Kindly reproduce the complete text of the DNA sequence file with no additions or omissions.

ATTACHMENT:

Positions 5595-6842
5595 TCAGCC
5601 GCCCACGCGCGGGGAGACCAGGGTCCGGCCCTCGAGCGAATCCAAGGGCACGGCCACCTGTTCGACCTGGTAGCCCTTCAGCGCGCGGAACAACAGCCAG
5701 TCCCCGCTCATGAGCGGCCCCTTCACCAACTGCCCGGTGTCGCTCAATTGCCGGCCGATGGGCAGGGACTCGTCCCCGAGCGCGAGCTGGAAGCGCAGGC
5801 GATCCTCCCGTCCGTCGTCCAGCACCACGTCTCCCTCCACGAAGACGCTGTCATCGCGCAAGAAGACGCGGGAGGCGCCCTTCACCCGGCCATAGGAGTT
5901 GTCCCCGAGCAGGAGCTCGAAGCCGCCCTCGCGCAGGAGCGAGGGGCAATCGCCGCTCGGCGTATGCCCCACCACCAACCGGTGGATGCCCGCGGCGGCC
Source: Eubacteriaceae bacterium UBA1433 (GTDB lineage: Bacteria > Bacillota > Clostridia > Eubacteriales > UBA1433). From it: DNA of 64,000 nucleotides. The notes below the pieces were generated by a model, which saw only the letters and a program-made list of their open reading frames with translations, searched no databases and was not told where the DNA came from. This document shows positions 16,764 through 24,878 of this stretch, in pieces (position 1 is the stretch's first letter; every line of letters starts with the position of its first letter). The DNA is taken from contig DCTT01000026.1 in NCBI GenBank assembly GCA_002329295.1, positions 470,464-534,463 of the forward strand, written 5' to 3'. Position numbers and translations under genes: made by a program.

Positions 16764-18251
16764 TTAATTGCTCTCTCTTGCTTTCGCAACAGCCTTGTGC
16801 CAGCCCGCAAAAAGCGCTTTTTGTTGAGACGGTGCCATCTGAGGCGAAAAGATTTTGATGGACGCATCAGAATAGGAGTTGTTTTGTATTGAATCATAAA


Positions 5595-6842
5595 TCAGCC
5601 GCCCACGCGCGGGGAGACCAGGGTCCGGCCCTCGAGCGAATCCAAGGGCACGGCCACCTGTTCGACCTGGTAGCCCTTCAGCGCGCGGAACAACAGCCAG
5701 TCCCCGCTCATGAGCGGCCCCTTCACCAACTGCCCGGTGTCGCTCAATTGCCGGCCGATGGGCAGGGACTCGTCCCCGAGCGCGAGCTGGAAGCGCAGGC
5801 GATCCTCCCGTCCGTCGTCCAGCACCACGTCTCCCTCCACGAAGACGCTGTCATCGCGCAAGAAGACGCGGGAGGCGCCCTTCACCCGGCCATAGGAGTT
5901 GTCCCCGAGCAGGAGCTCGAAGCCGCCCTCGCGCAGGAGCGAGGGGCAATCGCCGCTCGGCGTATGCCCCACCACCAACCGGTGGATGCCCGCGGCGGCC
Source: Eubacteriaceae bacterium UBA1433 (GTDB lineage: Bacteria > Bacillota > Clostridia > Eubacteriales > UBA1433). From it: DNA of 64,000 nucleotides. The notes below the pieces were generated by a model, which saw only the letters and a program-made list of their open reading frames with translations, searched no databases and was not told where the DNA came from. This document shows positions 16,764 through 24,878 of this stretch, in pieces (position 1 is the stretch's first letter; every line of letters starts with the position of its first letter). The DNA is taken from contig DCTT01000026.1 in NCBI GenBank assembly GCA_002329295.1, positions 470,464-534,463 of the forward strand, written 5' to 3'. Position numbers and translations under genes: made by a program.

Positions 16764-18251
16764 TTAATTGCTCTCTCTTGCTTTCGCAACAGCCTTGTGC
16801 CAGCCCGCAAAAAGCGCTTTTTGTTGAGACGGTGCCATCTGAGGCGAAAAGATTTTGATGGACGCATCAGAATAGGAGTTGTTTTGTATTGAATCATAAA